If it had been a Formula One race the green light would have flicked on and the drivers would have calmly inspected their fingernails and checked the smoothness of their shave in the mirror before switching on their ignition. Had it been a horse race, the stalls would have been flung dramatically wide open, and the nags would have peered out and delivered a gallic equine shrug, as if they really did have better things to do than pound up hill and down dale with some skinny runt on their back, arse in the air and whip in hand. The early stages of this match were not formless. They were static. But it really was a beautiful afternoon. After a few minutes had drifted gently by, some football type things started to happen. Walters chipped the ball over the bar – a deft touch, but there was no serious danger for the visitors. Then Steve Melton was presented with possession just outside the box. A left-foot shot was inviting, but instead the twinkle-toed magician skipped to his left, away from the danger area, and executed a sublime pass straight on to the toe-end of a defender, who Kicked It Very Hard Into The Stand. Teams need players who can do this. The mighty Shrews built their defence around the giant Matt Redmile, who cannot be less than 25 stone nowadays and is able to win possession simply by allowing his immense gravitational force to draw the football towards him. This skill helpfully compensates for his own inability to move his bulking hulk anywhere other than at a snail’s pace. A big snail, mind. A really big snail. Jason van Blerk plays for them too. He looked much as he did when he wore amber and black. Sort of OK. Not too bad. Alright really. I’d forgotten about his existence totally, to be honest. Anyway, Shrewsbury had us tamed, and they nearly took the lead when a powerful low shot tested the Fett to his left. Our number one netman dived full-length and made an excellent save. We had a bit of fun claiming that their keeper had handled the ball outside his box, but he hadn’t done actually, and we were only teasing! The linesman and referee enjoyed the jape and waved play on. Soon it will be summer and we can enjoy watching some cricket. Our main tactic was to lump it long, from right to left, in the hope that the sprightly Elliott might leap and win some headers. Shrewsbury’s main tactic was to put a tall defender near Elliott and win the header whenever we crossed in Elliott’s general direction. Ooo, cut and thrust! it was like a chess match out there. One in which the players didn’t really know many moves. A cute free-kick by Keates seemed to have released Forrester inside the box. But he fell over. Then he was substituted for Jevons. And Reeves came off for Burton. And by now it was really, really quiet inside the ground. Half-time couldn’t come too soon, as I was eager to take in a televised concourse view of the whey-faced Englishmen, terrified and gaunt in their preparation for a wicked tawsing courtesy of Roy Laidlaw, John Rutherford and Roger Baird, but before you could say “Finlay Calder’s offside!” those tricky Shrews had created a shooting chance. And Fettis was alert to tip the effort over the bar. The dying moments of the half offered the best tiger moments so far, as a Delaney free-kick was met by Anderson and a looping header escaped only inches beyond the far post. Then Otsemobor charged forward eagerly before lamely punting a shot wide. And it was time to pause. We switched to 4-3-3 for the second half. Burton dropped back to left-back, while Delaney-Keates-Melton ranged across midfield. Elliott took up an advanced role as a left-sided attacker, supporting Jevons and Walters. The visitors won two corners early on, but gradually retreated, while we began to play the game more often in their half than our own. It was poor fare. It was dull. But we did now have more of the possession. Walters sliced a hasty shot wide of the near post, and then Delaney blasted a left-foot shot well over the top. It was Walters again as we pushed down the right, but his final shot slipped weakly past the keeper’s left hand and wide of the near post. We now look the better side, and there was gratifying determination from the midfield trio. Keates played as the deepest-lying of the three, and got through plenty of scampering about designed to hold our ambitious formation together. Delaney, of course, was brimming with enthusiasm and effort, though his passing is, to be charitable, no more than modestly proficient in its accuracy. As for Melton, well he drifts out of the game more than he drifts in, but he was just about worth his place yesterday. However, the game was going nowhere in the sunshine, and if, like me, you had invested a score in a scoreless draw at 8/1, you were by now feeling perfectly serene. So City spoiled it, as they always do. A ball whisks in from the right, and Jevons clambers among defenders to shove a shot goalwards – it cannons into the crossbar and rebounds to a defender, who nods it back into the clutches of a relieved keeper. The impression that we are now seriously intent on breaking the dull deadlock is temporarily put on hold, first as a bashful streaker is allowed far too much room to play by standoffish stewards and then as Melton bursts into the box only to be firmly tackled by a stray plastic bag which does enough to propel the shot wide. “Well in son!” remarks Redmile, encouraging his youthful but promising partner. Melton picks himself up sorrowfully, and vows to work in training on improving his one-on-ones when confronted with this upcoming new breed of defensive fruit-and-veg carriers. Now we score. Keates pops a corner from the left on to Otsemobor’s forehead and the young full-back, criminally unmarked, gleefully thumps the ball into the net. So, so easy – all of a sudden. Shrewsbury look deflated, but have only themselves to blame for a craven second half display. They have a superb attacker in Rogers and a canny one in Jemson, and neither has received a shred of decent service since the opening seconds of the second period. Ha! Right on 90, we got another one. Walters had infuriated the Shrews with a splendid display of stubborn ball retention and, off the back of his strength, we constructed a neat move which culminated in Jevons taking a tumble inside the box. It didn’t look like a penalty to me. But it was awarded. And, after a tetchy dispute about who should take it, Keates stepped up to send a low left-foot shot under the keeper and into the back of the net. There was still time enough for us to squander the best opportunity of the game. Elliott surged forwards, lost the ball, won it back, passed wide to Jevons and when his cross flew unerringly on to the forehead of Keates, completely unmarked in front of goal, the absurdity of winning a poor game by all of 3-0 loomed large. But Keates doesn’t do a lot of heading and he directed his effort wastefully wide. Still, he had a decent game. So did Walters, and Elliott was handy from time to time too. Jevons was first-rate after he came on. He’s playing for a contract though. I suggest we don’t give him one. Too many limp displays earlier on this season. Oh, and a word for the manager. I’d say he got the half-time rearrangement just about right. Regan for Walters, two goals for us and none for them, game over, and we look nailed on for that all-important 13th place. Shrewsbury? I’d be sorry to lose them, for Gay Meadow is high on my list of “places I’d like to take those lovely sugarbabe girls to for a hot threesome (but not the brassy scouser)”, but on this evidence they are heading for relegation.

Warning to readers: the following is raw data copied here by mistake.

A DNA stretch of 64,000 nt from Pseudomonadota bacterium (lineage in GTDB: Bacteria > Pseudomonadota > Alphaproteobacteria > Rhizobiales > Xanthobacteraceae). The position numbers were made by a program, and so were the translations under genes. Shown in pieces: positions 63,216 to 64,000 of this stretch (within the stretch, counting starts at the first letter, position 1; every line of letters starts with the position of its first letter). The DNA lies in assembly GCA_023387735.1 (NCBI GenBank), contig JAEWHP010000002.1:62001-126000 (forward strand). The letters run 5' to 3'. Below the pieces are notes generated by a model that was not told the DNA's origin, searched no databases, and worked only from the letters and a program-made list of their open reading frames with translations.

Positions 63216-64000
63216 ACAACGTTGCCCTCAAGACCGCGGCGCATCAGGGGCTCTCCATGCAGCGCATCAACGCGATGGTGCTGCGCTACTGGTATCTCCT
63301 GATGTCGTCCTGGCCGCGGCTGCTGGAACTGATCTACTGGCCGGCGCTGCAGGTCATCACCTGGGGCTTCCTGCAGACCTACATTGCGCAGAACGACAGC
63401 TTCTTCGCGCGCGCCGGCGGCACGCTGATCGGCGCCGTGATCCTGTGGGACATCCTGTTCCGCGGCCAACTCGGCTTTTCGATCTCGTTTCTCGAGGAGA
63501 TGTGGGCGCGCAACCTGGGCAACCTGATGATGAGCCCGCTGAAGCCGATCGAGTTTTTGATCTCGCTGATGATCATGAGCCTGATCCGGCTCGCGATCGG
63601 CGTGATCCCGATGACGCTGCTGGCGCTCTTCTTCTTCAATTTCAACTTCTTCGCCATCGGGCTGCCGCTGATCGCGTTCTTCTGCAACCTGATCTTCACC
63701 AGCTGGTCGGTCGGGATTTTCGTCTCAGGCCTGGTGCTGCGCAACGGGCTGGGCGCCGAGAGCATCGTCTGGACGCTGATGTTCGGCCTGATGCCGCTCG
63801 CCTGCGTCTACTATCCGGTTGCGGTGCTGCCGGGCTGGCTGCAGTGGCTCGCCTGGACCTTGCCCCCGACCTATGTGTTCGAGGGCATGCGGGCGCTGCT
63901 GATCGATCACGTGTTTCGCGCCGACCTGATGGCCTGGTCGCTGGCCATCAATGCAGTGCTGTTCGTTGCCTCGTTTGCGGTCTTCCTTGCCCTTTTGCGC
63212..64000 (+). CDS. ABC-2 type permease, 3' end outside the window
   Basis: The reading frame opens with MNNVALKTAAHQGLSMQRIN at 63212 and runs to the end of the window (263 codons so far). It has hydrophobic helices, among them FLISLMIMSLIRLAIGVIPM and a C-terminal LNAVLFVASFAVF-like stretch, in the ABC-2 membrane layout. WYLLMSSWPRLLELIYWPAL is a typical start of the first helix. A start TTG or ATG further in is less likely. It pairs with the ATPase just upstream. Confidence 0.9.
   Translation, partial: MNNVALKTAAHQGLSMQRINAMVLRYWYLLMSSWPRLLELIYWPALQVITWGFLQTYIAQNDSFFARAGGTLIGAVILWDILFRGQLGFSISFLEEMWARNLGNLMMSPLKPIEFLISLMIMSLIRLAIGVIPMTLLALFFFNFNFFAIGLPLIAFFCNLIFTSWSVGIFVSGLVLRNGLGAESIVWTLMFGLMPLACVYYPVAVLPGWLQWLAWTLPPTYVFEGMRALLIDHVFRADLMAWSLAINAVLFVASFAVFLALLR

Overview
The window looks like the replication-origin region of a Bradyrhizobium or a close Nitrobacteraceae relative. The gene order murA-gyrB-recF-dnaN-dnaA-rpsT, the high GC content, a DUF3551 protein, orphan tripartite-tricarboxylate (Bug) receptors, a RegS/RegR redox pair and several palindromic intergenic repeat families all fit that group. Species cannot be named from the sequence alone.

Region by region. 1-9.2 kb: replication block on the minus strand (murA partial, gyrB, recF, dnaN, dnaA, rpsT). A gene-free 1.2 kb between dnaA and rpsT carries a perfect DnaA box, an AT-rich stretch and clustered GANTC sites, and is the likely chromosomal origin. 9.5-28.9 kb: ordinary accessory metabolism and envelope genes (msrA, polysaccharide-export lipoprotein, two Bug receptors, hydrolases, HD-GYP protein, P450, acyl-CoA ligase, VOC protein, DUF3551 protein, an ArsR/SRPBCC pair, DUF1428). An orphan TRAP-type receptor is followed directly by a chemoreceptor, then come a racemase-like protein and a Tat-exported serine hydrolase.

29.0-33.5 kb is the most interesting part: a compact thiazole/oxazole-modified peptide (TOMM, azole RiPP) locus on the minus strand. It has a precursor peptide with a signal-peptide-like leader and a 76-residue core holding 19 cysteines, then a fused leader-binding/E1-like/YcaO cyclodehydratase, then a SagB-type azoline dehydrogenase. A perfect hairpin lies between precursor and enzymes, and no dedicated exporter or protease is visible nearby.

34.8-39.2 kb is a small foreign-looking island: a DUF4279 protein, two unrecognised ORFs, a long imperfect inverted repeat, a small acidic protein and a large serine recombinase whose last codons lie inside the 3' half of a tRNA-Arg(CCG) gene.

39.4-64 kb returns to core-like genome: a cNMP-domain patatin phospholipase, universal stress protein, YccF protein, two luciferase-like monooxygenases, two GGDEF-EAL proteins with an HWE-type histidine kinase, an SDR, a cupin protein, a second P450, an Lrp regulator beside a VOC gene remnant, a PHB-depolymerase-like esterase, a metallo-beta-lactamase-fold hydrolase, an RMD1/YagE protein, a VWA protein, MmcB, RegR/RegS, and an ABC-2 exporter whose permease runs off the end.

HULL CITY: Fettis, Otsemobor, Joseph, Anderson, Delaney, Reeves, Melton, Keates, Elliott, Walters, Forrester.  Subs: Jevons (for Forrester, 29), Burton (for Reeves, 41), Regan (for Walters, 89), Donaldson, Musselwhite. Goals: Otsemobor 81, Keates 90 (pen) Booked: None Sent Off: None   SHREWSBURY TOWN: Cartwright, Redmile, Artell, Atkins, Moss, Murray, Jagielka, Woan, van Blerk, Rodgers, Jemson.  Subs: Aiston (for Woan, 86), Drysdale (for van Blerk, 87), Lowe, Dunbavin, Packer. Goals: None Booked: Murray Sent Off: None   ATTENDANCE: 13,253